Farm­ers urged to pre­pare for pos­si­ble drought

Some ex­perts are warn­ing Waikato farm­ers to have a drought plan, but farm­ers will wait and see, re­ports Ali Tocker.

Matamata Chronicle - - News -

Waikato farm­ers are be­ing en­cour­aged to pre­pare for a dry and hot sum­mer – in case drought even­tu­ates.

While the word be­ing used for now is dry rather than drought, ex­perts are urg­ing farm­ers to have con­tin­gency plans in place, on a ‘‘bet­ter safe than sorry’’ ba­sis.

If drought does hit the Waikato, it would be the fourth in the re­gion in five years and could se­ri­ously chal­lenge farm­ers who found them­selves un­der pres­sure through the pre­vi­ous droughts.

Niwa’s forecast for Waikato for sum­mer, from De­cem­ber to Fe­bru­ary, is for dry con­di­tions, and nor­mal to be­low-nor­mal rain­fall and soil mois­ture lev­els, Niwa client sci­en­tist Ge­orgina Grif­fiths said.

‘‘No-one is us­ing the ‘d’ word yet. The bot­tom line is it’s a bit early to say drought but, if the dry pre­dic­tion comes off, in one month it might be a dif­fer­ent sit­u­a­tion.’’

If cur­rent con­di­tions per­sisted, peo­ple could be ex­pected to be­gin mak­ing man­age­ment de­ci­sions in the next four weeks, she said.

Waikato had a cool spring and rea­son­ably dry Novem­ber, as did most of the rest of the North Is­land. It was the dri­est Novem­ber on record for Te Puke and Ro­torua.

Un­usu­ally low mois­ture lev­els for the time of year were recorded for much of the North Is­land. Novem­ber rain­fall was less than 50 per cent of nor­mal for Novem­ber in Waikato-Coro­man­del, Bay of Plenty and other parts of the

coun­try. It was 70 to 80 per cent of nor­mal in Hamil­ton in spring.

‘‘Spring rain­fall is im­por­tant from a farm­ing point of view. That’s when things are warm­ing up and that spring rain­fall sets you up for sum­mer.

‘‘Af­ter such a rea­son­ably dry Novem­ber, and the fact we’re pre­dict­ing nor­mal to be­low-nor­mal rain­fall, peo­ple are be­gin­ning to be­come wary about the dry,’’ Ms Grif­fiths said.

Fed­er­ated Farm­ers said farm­ers should pre­pare con­tin­gency plans now in case of drought.

‘‘ Some re­gions are al­ready no­tice­ably drier than usual, which is caus­ing some con­cerns. It is im­por­tant that farm­ers have con­tin­gency plans in place, such as de-stock­ing and get­ting in sup­ple­men­tary feeds,’’ ad­verse events spokes­woman Katie Milne said. ‘‘If farm­ers have good plans ready, they can be proac­tive rather than re­ac­tive if a se­vere drought does even­tu­ate.’’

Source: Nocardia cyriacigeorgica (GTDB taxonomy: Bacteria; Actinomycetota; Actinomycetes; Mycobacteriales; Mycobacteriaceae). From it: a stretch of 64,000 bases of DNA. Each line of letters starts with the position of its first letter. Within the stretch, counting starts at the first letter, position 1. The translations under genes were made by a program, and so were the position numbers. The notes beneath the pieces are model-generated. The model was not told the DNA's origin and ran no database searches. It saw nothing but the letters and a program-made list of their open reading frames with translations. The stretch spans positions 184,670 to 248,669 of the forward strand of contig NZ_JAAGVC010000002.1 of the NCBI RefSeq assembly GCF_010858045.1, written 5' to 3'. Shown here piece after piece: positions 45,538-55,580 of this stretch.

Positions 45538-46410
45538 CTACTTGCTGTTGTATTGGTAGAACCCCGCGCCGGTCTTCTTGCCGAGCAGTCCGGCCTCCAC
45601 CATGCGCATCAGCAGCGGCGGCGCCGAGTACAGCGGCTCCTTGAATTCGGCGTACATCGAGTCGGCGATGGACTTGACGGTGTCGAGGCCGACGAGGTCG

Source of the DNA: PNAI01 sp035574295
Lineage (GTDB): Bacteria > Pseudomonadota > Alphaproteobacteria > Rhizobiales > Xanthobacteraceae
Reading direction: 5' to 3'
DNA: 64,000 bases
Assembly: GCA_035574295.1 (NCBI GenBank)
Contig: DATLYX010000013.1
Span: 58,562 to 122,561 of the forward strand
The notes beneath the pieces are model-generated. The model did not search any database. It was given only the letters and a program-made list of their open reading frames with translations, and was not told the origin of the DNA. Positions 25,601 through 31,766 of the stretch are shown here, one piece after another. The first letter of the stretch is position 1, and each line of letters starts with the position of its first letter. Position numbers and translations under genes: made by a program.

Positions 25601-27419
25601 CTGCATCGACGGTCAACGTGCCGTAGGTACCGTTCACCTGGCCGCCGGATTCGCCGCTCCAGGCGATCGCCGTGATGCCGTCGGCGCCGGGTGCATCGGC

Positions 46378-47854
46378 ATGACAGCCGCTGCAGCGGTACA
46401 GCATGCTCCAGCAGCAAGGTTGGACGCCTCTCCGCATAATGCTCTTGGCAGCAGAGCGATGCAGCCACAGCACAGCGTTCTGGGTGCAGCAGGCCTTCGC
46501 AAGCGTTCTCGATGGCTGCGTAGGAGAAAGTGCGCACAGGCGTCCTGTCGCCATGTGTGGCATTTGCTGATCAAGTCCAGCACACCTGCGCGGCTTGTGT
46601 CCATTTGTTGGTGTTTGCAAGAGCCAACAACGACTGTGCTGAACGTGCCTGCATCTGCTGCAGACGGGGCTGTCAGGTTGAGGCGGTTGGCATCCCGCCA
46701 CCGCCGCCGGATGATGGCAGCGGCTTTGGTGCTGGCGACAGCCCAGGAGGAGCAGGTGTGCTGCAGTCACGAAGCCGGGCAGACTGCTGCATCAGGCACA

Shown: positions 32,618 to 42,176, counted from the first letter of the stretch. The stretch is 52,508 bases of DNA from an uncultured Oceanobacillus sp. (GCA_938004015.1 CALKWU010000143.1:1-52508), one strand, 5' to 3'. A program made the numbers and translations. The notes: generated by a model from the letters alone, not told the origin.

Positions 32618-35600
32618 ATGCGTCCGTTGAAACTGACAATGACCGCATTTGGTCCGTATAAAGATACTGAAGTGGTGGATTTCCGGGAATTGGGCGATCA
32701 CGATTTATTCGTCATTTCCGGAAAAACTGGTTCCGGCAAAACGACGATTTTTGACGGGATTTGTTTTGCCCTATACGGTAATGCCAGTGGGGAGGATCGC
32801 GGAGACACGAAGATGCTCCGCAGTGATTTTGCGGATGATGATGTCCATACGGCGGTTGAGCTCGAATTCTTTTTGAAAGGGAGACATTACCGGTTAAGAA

It was hoped any plans made by farm­ers now would not need to be put into ac­tion.

The sit­u­a­tion was a re­minder of how build­ing more water stor­age sys­tems could rev­o­lu­tionise New Zealand’s agri­cul­ture, Ms Milne said.

‘‘It is times like th­ese we see the real value in build­ing more and bet­ter water stor­age schemes, par­tic­u­larly in ar­eas prone to drought. Good water stor­age would help buf­fer farm­ers from the va­garies of the weather.’’

While lo­cal farm­ing iden- tities agree with agency ex­perts that farm­ers should pre­pare for drought, they say it is any­one’s guess at this stage whether or not drought will ac­tu­ally even­tu­ate.

Farm­ers did not put much store in of­fi­cial fore­casts, given the num­ber of times they had been wrong, Ru­ral Sup­port Trust re­gional chair­man Neil Bateup said.

‘‘I take a lot of fore­casts with a grain of salt. About this time last year, they were talk­ing about last sum­mer be­ing a dry year and we ended up with a wet year.

‘‘ We can ex­pect a dry pe­riod at some time in sum­mer but whether it’s go­ing to be a drought or not is any­one’s guess.

‘‘Most farm­ers are op­ti­mistic and look to­wards a good sea­son.

‘‘We have to be real­is­tic too. We just have to be pre- pared,’’ Mr Bateup said.

Fed­er­ated Farm­ers Waikato pres­i­dent James Houghton said there was an ex­pec­ta­tion among farm­ers it was go­ing to shape up as a dry sum­mer but no-one wanted that to hap­pen.

‘‘Peo­ple will man­age the sit­u­a­tion as it arises. Ev­ery year, you go into sum­mer think­ing ‘What’s the plan if it’s dry?’, such as look­ing at de-stock­ing be­fore Christ­mas. One of the op­tions is to get in a truck of palm ker­nel or some baleage [ as back-up stock feed] but be aware prices may be in­flated.’’

Farm­ers’ ideal would be to have a cool, wet sum­mer like last year, when dairy pro­duc­tion boomed and hit record lev­els.

‘‘Some peo­ple were dis­ap­pointed they didn’t get to do much swim­ming but it made paying the bills a lot eas­ier,’’ Mr Houghton said.

Colour­ful cre­ation: Hin­uera Pri­mary kids with their freshly painted class mu­rals.

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